It’s time for tourists to embrace the beauty of the budget in Sri Lanka again

It is not unheard of for loyal supporters to wear the colors of their opposing team. So when Sri Lankan fans turned up at Colombo’s R Premadasa Stadium dressed in yellow for a match against Australia in June 2022, the signal was up around the globe.

Thanking the foreign players for touring at a time when others had turned their backs on the troubled country, local spectators held handwritten banners with the words: “Thank you Australia. We love you.”

Known for its warm and welcoming spirit, the pearl of the Indian Ocean has steadily embraced tourism since recovering from a 26-year civil war that ended in 2009. The country has a lot to offer: eight world heritage sites Unesco, rich biodiversity. and a sparkling coast with surf-kissed sand.

Sri Lankan cricket fans dressed in yellow as they cheered and held a flag in thanks to the Australian cricket team

Grateful cricket fans welcome the Australian test team in Colombo – Buddhika Weerasinghe/Getty

But hit by numerous difficulties in recent years, it has not been an easy journey. In December 2004, the island was hit by a devastating tsunami, followed by the Easter 2019 terrorist bombings and the inevitable fall in business due to Covid. In 2022, confidence in the country plummeted further as a debt default led to power cuts, protests and spiraling annual inflation of around 60 percent.

But despite the contracts, there is growing interest in the destination; new hotels are opening, more attractions are opening and inquiries for holidays have increased according to tour operators. Although it is far too slow to come to fruition, the FCDO’s recent decision to relax its advice to UK nationals is further proof that it is time to go back.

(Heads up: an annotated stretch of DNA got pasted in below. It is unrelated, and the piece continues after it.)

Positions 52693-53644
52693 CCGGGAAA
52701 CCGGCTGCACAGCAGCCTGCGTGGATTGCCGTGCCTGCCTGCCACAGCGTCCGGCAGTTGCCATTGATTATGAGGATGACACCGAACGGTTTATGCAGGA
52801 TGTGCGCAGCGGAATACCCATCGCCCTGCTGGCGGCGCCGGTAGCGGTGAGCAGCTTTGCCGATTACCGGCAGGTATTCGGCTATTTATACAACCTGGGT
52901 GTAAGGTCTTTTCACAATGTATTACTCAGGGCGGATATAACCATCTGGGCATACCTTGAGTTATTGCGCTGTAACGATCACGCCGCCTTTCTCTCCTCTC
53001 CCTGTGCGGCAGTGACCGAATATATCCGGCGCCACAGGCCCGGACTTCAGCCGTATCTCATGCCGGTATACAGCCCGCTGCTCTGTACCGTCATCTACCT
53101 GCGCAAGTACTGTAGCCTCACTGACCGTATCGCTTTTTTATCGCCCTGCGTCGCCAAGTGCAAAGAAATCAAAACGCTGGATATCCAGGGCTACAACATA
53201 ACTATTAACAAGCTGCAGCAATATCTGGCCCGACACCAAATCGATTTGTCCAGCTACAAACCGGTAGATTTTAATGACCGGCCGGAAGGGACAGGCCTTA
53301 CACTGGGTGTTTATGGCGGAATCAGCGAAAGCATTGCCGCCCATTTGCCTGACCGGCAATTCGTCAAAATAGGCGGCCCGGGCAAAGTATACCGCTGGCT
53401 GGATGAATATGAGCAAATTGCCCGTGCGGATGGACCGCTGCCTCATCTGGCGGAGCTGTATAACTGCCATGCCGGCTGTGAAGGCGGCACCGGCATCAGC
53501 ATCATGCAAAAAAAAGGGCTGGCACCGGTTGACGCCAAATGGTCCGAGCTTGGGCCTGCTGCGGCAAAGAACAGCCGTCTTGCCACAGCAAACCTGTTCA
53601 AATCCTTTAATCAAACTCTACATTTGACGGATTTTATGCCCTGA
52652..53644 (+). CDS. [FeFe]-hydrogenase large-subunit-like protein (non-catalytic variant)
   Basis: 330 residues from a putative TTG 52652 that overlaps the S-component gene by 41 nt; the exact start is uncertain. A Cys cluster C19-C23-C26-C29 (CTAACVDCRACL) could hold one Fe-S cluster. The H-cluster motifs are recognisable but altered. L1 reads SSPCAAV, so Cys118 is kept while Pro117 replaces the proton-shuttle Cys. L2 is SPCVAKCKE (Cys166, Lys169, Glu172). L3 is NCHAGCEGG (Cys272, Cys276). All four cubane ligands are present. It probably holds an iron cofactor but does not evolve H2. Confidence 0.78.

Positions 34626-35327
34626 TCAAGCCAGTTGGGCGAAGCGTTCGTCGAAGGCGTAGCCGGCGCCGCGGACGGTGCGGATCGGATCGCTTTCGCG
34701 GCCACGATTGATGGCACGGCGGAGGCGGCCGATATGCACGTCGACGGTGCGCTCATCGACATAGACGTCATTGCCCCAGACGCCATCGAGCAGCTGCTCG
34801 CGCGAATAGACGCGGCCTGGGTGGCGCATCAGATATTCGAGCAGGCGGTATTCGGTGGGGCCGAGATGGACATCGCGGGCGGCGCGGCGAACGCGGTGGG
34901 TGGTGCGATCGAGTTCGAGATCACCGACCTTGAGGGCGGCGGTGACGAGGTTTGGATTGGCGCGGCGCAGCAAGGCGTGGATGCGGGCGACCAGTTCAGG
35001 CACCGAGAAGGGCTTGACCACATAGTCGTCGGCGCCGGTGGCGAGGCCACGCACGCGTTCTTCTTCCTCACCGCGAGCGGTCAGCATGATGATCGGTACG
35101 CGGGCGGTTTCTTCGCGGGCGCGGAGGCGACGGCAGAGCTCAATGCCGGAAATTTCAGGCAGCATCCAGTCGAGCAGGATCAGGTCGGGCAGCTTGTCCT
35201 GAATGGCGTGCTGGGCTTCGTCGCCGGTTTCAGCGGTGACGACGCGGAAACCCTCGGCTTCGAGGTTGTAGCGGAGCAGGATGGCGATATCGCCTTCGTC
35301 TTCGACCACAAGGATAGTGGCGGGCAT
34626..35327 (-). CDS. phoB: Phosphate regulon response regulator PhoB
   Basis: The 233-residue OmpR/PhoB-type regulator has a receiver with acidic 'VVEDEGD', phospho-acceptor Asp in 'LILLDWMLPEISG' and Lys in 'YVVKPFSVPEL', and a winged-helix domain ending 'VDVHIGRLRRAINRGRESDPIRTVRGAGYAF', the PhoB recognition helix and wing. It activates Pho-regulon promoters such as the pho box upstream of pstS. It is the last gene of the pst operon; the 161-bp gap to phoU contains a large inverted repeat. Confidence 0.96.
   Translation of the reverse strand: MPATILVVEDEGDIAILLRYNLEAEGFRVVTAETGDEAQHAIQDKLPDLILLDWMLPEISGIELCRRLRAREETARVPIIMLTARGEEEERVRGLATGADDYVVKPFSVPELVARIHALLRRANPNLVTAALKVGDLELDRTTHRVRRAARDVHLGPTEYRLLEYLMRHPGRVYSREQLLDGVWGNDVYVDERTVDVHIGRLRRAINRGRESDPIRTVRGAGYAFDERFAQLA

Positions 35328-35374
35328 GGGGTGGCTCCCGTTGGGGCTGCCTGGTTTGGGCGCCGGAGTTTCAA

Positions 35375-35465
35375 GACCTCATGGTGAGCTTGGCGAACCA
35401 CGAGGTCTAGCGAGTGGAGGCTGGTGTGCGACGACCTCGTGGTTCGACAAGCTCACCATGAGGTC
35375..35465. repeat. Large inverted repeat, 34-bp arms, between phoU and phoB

A street food vendor on the beach in ColomboA street food vendor on the beach in Colombo

A street food vendor selling roti, crabs and prawns along the beach in Colombo – Getty

Escort tour company Explore, which has been selling holidays to Sri Lanka for over 40 years, has seen a 174 per cent increase in customer bookings over the past 12 months. Intrepid has also grown by 130 per cent from 2022 to 2023 and now plans to run 350 events to meet growing demand.

“We’ve been leading the destination for a long time and we really believe there are more good reasons than ever to travel to Sri Lanka,” says Venetia Cox, head of Asia, Australia and the Middle East at the luxury travel experts cazenove+ loyd, who are reporting a 30 per cent increase in enquiries. “The impact of tourism as a force for good here should not be underestimated.”

Rangiri Dambulla Cave Temple in Dambulla is visited by foreign touristsRangiri Dambulla Cave Temple in Dambulla is visited by foreign tourists

Another highlight is the Rangiri Dambulla cave temple in Dambulla – Ishara S Kodikara/Getty

Since tourism accounts for about 5 percent of the country’s GDP and 15 percent of the population depends on the income it generates, returning visitors have a role to play in helping a nation desperate for an injection of foreign currency. get back on track.